There were several good, ambitious exhibitions in Seattle this summer, timed to coincide with the second annual Art Fair. To get a sense of what is going on in the Pacific Northwest and learn about those ambitious undertakings follow these links: Art Fair and Out of Sight v.2 at the King Street Station and Seattle’s Center on Contemporary Art COCA – now relocated to their new space. UW’s Henry Gallery, presented Senga Nengudi: Improvisational Gestures, a captivating exhibition featuring her sculpture, installation, and videos that were exciting to see in the Pacific NW.
Last June I referred to the now closed exhibition of Graphic Masters at Seattle Art Museum and other printmaking shows that I saw this year, Munch and the Sea at the Tacoma Art Museum, and Van Dyck, Rembrandt, and the Portrait Print at the Art Institute of Chicago. It is always exciting to see exhibitions that feature prints and works on paper, especially at institutions that have first-rate collections with rare and often multiple impressions of an image. Having viewed many of these art works in various exhibitions over several years, I still find it refreshing and stimulating to see these beautiful art works. Seeing some of these old favorites from over the centuries is like visiting friends, friends with whom it feels like no time has passed in between visits, and it demonstrates how relationships grow deeper through repeated visits. I was reminded of the first time I saw a major exhibition of Picasso prints at LACMA. It was an exhibition of over 400 artworks, just two years before his prolific output of 1968.
For the Graphic Masters exhibition, the introductory gallery featured a small selection of Rembrandt etchings, some from his hand, and a few from others who worked for him in a more reproductive manner. These prints demonstrate the beauty, power, and expressive potential of hand-printed images by the artist. Rembrandt was a master who wasn’t merely content to use the medium and process as mechanical reproduction or for distribution/dissemination; as always, he challenged conventions and expectations. I was left with a desire to see a few more even though it was evident there was going to be a lot to look at as we entered the other galleries. Still though, I wish there had been more of these beauties.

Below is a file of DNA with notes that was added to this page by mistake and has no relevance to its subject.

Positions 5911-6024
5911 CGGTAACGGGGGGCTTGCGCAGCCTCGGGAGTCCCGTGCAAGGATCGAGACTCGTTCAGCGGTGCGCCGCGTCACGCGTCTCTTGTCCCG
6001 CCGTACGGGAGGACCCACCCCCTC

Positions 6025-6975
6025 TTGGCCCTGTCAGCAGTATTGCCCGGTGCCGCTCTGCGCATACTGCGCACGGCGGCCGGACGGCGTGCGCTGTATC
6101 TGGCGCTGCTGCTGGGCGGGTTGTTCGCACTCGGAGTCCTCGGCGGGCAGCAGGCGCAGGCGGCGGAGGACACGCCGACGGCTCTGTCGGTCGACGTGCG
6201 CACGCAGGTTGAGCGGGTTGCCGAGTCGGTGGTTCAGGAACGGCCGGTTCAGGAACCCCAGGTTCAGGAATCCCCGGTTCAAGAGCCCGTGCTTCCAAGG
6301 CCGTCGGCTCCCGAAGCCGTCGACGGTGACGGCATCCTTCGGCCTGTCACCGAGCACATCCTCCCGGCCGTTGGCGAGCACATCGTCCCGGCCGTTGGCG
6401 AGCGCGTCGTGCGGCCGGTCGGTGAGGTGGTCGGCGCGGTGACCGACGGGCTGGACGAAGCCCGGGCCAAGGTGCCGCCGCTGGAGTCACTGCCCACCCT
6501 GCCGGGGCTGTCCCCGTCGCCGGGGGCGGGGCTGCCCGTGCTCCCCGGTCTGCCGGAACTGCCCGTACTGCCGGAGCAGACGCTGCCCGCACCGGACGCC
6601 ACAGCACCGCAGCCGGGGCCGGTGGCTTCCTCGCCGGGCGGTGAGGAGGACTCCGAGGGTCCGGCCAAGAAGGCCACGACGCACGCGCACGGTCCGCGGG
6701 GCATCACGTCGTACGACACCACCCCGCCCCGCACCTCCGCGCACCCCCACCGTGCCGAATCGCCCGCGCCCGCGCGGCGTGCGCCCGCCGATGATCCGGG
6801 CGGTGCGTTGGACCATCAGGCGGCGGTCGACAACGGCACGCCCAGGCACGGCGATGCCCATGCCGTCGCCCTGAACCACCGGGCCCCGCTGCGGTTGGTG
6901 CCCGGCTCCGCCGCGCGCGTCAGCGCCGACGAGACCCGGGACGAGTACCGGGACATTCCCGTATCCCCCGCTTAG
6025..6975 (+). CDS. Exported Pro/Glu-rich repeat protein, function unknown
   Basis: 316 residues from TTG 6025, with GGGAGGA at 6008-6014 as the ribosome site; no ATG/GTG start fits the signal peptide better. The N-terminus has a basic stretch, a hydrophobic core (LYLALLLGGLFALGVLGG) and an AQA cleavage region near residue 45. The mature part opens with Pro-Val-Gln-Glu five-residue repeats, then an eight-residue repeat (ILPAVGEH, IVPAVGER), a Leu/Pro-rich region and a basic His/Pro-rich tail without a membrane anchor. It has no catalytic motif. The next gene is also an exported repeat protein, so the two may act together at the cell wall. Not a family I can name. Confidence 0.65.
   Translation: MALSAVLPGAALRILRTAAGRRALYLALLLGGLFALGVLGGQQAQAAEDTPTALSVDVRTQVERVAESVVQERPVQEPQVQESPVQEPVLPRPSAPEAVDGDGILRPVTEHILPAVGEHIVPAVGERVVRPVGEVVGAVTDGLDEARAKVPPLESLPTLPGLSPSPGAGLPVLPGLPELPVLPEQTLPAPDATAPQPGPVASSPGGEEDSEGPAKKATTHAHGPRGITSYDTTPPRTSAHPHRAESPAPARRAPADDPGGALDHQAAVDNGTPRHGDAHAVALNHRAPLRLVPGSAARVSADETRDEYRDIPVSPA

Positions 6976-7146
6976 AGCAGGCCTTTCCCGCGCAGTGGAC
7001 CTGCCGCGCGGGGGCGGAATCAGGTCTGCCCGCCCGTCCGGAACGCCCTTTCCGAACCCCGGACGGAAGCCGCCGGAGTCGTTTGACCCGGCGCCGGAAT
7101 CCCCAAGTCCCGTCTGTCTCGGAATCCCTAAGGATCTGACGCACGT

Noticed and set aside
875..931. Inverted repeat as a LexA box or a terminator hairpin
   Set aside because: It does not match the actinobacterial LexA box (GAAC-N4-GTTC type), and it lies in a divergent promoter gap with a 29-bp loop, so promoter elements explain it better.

Seeing first-rate impressions of Durer woodcuts and engravings is always amazing; they are staggering in their beauty and execution and it’s a joy to see any example of his artwork. Having an opportunity to stand in front of these works, to study their detail and let one’s mind wander, is, simply put, one of life’s pleasures. The narrative doesn’t always speak to me personally, but some do and are regarded as among the classics. In the next gallery, Hogarth’s two well-known series of engravings were presented: The Harlot’s Progress, 1731, and The Rake’s Progress, 1735. The acceptance and popularity of these two series of images led to unauthorized reproductions, which resulted in Hogarth successfully lobbying Parliament to enact the Engraver’s Copyright Act, regarded as the first copyright law.